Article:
Fake news sparks panic among Indonesia quake victims

The fake alerts about more earthquakes in Indonesia spread mostly through WhatsApp and other messaging services. (AFP)
Updated 08 October 2019

Fake news sparks panic among Indonesia quake victims

  • Fears about aftershocks have been aggravated by a stream of hoaxes and fake news that warned a tsunami-generating quake was about to strike

JAKARTA: Thousands of Indonesians are still in shelters nearly two weeks after a deadly earthquake sparked a stream of fake news and hoaxes warning that an even bigger disaster was looming, the government said Monday.

The local government has declared a state of emergency until Wednesday, with nearly 135,000 people in evacuation shelters and tents.

Many displaced people are too scared to return to their homes in the remote Maluku islands after the area suffered more than 1,000 aftershocks following a 6.5-magnitude quake on Sept. 26 that killed dozens and damaged scores of homes and other buildings, the agency said.

Terrified residents ran into the streets following the quake, which sparked landslides that buried at least one of the victims.

The strong jolt killed 37 people, including several young children, and injured dozens of others.

More than 6,000 houses were damaged, according to official figures.

Fears about aftershocks have been aggravated by a stream of hoaxes and fake news — mostly on WhatsApp and other messaging services — that warned a tsunami-generating quake was about to strike.

“It’s up to you if you want to believe me or not, but I talked with my relative and apparently Ambon is going to sink in the next few days,” said one message circulated on WhatsApp.

National disaster mitigation agency spokesman Agus Wibowo said the fake news was making a bad situation worse.

“There are so many hoaxes about a bigger earthquake and tsunami,” he told AFP.

“People are scared and so they chose to stay in shelters,” Wibowo added.

Even some whose houses weren’t damaged in the quake have refused to go home despite efforts to convince them it was safe, Wibowo said.

“Many people also thought they’re not allowed to go back during the state of emergency, which is actually false,” he added.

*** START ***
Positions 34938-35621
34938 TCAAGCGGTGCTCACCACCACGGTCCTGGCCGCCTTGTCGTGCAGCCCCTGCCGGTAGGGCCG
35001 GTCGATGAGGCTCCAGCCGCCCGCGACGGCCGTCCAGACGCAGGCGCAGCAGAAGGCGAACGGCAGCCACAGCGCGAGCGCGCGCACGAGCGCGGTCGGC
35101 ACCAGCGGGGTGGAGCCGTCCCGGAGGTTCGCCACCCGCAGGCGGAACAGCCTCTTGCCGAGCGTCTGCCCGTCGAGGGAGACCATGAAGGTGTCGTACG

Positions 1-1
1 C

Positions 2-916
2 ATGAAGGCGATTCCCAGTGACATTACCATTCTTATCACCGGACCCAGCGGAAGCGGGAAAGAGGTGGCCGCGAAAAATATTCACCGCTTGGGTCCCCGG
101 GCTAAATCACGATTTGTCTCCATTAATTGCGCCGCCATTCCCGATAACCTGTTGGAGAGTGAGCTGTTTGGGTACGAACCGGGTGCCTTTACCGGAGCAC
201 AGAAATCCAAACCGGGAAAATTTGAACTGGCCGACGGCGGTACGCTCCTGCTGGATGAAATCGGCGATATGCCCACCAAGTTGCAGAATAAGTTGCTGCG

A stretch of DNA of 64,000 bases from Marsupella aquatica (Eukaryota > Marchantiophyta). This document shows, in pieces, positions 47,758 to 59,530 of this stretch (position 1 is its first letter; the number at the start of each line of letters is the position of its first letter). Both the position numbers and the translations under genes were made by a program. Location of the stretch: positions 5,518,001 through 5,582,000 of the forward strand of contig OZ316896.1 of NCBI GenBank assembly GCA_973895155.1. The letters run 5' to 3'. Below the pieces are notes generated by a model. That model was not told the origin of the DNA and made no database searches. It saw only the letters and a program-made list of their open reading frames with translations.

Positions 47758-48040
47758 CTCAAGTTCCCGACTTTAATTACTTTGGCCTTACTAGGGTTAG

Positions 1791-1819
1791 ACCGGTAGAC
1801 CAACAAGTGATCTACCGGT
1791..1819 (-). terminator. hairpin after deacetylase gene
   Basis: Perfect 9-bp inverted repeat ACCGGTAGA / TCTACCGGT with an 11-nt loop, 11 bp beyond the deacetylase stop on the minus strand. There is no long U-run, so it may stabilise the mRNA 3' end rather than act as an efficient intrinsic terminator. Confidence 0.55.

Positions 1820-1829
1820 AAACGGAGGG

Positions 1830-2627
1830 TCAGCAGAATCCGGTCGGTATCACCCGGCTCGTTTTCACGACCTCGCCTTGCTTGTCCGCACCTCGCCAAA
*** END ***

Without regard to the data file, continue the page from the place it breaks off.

The Southeast Asian nation is one of the most disaster-prone nations on Earth.

It experiences frequent seismic and volcanic activity due to its position on the Pacific “Ring of Fire,” where tectonic plates collide.

Last year, a 7.5-magnitude quake and a subsequent tsunami in Palu on Sulawesi island left more than 4,300 people dead or missing.

In 2004, a devastating 9.1-magnitude earthquake struck off the coast of Sumatra and triggered a tsunami that killed 220,000 throughout the region, including around 170,000 in Indonesia.


Turkey imposes advertising ban on Twitter, Periscope, Pinterest

Updated 19 January 2021

Turkey imposes advertising ban on Twitter, Periscope, Pinterest

  • Decisions in Official Gazette say the advertising bans went into effect from Tuesday

ISTANBUL: Turkey’s Information and Communication Technologies Authority has imposed advertising bans on Twitter, Periscope and Pinterest under a new social media law, according to decisions published in the country’s Official Gazette on Tuesday.
The law, which critics say will muzzle dissent, requires social media companies to appoint local representatives in Turkey. On Monday, Facebook joined other companies in saying it would be appointing such a representative.
YouTube, owned by Alphabet Inc’s Google, said a month ago it had decided to appoint a representative.
The decisions in the Official Gazette said the advertising bans went into effect from Tuesday. Twitter, its live-streaming app Periscope, and image sharing app Pinterest were not immediately available to comment.
The law allows authorities to remove content from platforms, rather than blocking access as they did in the past. The move has caused concern as people turn more to online platforms after Ankara tightened its grip on mainstream media.
In previous months Facebook, YouTube and Twitter had faced fines in Turkey for not complying with the law. Companies that do not follow the law will ultimately have their bandwidth slashed by 90 percent, essentially blocking access.